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Thread: Photos with Built-in Flash (not asking for miracles)

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    Photos with Built-in Flash (not asking for miracles)

    A friend of mine is organizing a charity party for breast cancer and asked me to cover the night
    the thing is since I got my dslr, I've never used flash (built in or external) even once.
    Considering what I generally shoot, I have absolutely no reasons (and money) to offer myself a flash.
    That is why I'll have to use the popup flash for the pics. The lighting will be very much like a nightclub environment (few spot lights and that's it..).
    I had a few questions and hoped that flash gurus could suggest me some tips to get the best (even if its limited) out of my pop up flash.

    1- AF or MF? The 'pre-focus-flash' burst is so annoying, AF is very long to acquire and my xsi often hunt.. what do you suggest?

    2- WB to Auto or Flash?

    Please tell me if I wrong, but I thought about using a slow shutter (1/10-1/30) and ~ISO400 or 800 with 2nd curtain flash to get the subject as well as the background lights
    also, I tried putting a white card in front of the flash to bounce it off the ceiling which worked very well, except I was at home. The party room's ceiling might be much higher and not white, so is there a way to resolve this?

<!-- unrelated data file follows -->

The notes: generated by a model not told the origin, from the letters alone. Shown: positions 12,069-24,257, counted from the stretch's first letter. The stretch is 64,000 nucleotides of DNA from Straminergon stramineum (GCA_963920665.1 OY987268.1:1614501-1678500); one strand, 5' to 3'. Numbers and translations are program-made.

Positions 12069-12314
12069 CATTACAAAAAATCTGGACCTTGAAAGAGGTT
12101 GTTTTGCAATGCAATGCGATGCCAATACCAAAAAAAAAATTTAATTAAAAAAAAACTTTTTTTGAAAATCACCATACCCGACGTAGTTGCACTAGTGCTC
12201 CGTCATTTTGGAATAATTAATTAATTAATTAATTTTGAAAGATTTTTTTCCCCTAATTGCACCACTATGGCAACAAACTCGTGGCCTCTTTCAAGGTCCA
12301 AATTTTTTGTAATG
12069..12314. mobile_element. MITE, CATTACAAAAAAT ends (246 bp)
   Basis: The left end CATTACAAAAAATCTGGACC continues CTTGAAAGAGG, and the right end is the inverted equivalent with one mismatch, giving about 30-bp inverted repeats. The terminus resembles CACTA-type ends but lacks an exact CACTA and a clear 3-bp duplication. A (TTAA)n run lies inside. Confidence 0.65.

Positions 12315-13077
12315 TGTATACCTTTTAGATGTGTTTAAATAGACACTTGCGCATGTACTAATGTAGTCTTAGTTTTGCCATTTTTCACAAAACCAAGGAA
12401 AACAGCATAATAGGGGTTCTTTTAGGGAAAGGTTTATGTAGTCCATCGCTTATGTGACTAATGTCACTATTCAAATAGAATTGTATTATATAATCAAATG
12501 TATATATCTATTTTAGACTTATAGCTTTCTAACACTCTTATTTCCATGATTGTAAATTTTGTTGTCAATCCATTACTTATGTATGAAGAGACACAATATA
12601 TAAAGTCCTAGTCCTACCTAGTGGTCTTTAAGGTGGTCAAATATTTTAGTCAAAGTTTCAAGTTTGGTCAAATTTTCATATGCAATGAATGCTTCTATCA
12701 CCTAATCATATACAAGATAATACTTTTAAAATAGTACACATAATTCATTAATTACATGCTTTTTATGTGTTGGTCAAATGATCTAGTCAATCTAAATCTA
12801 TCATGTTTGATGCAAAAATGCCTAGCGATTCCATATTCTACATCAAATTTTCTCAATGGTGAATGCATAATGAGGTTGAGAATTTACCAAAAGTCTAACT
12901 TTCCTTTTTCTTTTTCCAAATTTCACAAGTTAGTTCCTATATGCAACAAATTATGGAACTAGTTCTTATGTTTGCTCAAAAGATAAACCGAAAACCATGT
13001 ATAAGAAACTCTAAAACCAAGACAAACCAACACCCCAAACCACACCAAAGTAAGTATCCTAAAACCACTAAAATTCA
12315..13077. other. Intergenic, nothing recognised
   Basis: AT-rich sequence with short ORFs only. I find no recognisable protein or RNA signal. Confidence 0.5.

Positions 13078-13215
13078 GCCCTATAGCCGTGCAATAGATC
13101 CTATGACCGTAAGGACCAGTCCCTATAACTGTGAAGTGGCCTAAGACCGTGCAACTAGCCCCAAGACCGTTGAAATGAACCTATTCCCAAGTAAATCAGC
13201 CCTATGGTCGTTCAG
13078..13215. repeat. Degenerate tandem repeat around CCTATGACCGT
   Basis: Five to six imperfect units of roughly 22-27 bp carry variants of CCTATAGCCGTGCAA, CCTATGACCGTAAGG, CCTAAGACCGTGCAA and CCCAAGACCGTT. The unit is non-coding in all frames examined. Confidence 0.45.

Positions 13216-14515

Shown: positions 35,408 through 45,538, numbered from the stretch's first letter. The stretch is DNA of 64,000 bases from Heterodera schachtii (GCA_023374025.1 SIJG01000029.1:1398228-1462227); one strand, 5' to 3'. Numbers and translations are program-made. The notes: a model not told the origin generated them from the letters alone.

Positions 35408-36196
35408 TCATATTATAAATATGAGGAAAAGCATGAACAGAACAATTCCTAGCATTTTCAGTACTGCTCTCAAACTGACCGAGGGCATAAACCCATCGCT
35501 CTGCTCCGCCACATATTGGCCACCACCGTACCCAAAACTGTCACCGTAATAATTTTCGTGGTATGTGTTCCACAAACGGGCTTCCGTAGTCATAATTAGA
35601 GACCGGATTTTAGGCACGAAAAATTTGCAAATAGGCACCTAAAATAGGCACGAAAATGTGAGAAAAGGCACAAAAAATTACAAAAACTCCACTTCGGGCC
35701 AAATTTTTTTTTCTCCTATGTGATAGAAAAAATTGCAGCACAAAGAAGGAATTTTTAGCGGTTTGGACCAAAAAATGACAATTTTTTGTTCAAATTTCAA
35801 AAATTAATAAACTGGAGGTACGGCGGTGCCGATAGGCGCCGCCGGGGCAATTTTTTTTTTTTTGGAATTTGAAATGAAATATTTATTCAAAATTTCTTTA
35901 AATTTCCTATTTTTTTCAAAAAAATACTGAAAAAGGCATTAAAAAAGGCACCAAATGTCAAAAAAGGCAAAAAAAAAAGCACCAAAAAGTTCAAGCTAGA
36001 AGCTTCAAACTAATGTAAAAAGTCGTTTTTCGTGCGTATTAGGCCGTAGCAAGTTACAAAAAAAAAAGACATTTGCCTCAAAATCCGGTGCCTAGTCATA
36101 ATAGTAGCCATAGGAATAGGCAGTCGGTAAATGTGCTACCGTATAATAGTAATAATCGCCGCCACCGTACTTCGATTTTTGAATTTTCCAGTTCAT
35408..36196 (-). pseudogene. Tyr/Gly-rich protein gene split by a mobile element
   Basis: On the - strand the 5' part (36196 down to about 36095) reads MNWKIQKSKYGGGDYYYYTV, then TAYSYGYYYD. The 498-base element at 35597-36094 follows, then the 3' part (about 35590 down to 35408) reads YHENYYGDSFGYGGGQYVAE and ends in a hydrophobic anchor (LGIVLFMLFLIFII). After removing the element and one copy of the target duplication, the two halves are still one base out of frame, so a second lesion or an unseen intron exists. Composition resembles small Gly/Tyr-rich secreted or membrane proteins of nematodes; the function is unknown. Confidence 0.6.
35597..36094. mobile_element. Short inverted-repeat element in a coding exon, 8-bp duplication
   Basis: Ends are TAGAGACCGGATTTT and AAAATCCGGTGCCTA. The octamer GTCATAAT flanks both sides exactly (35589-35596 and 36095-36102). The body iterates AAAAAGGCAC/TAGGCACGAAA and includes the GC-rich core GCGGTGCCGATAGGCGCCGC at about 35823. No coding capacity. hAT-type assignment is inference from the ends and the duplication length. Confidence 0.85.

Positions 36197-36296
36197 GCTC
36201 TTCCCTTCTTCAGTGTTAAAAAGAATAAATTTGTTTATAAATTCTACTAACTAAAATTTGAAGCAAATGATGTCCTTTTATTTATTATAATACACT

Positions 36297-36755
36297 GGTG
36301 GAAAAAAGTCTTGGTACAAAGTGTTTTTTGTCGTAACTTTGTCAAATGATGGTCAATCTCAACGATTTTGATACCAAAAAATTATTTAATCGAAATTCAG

I might actually end up DIYing something like this :
    www.youtube.com/watch?v=vkuE4ll-dwU
    which looks like fairly acceptable

    any advices will be greatly appreciated!
    thanks in advance!
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    Re: Photos with Built-in Flash (not asking for miracles)

    Often the best solution is to just put the camera in "Auto" mode and "go for it" ... it won't give an ideal result, but it's probably going to be better than other options unless your experienced at doing this kind of thing.

    Some "food for thought" ...

    - If you use Av mode then the camera will slow the shutter to correctly expose the background - even if this means camera shake ruins the shot. Auto mode won't let it drop below 1/60th, which gives you a fighting chance.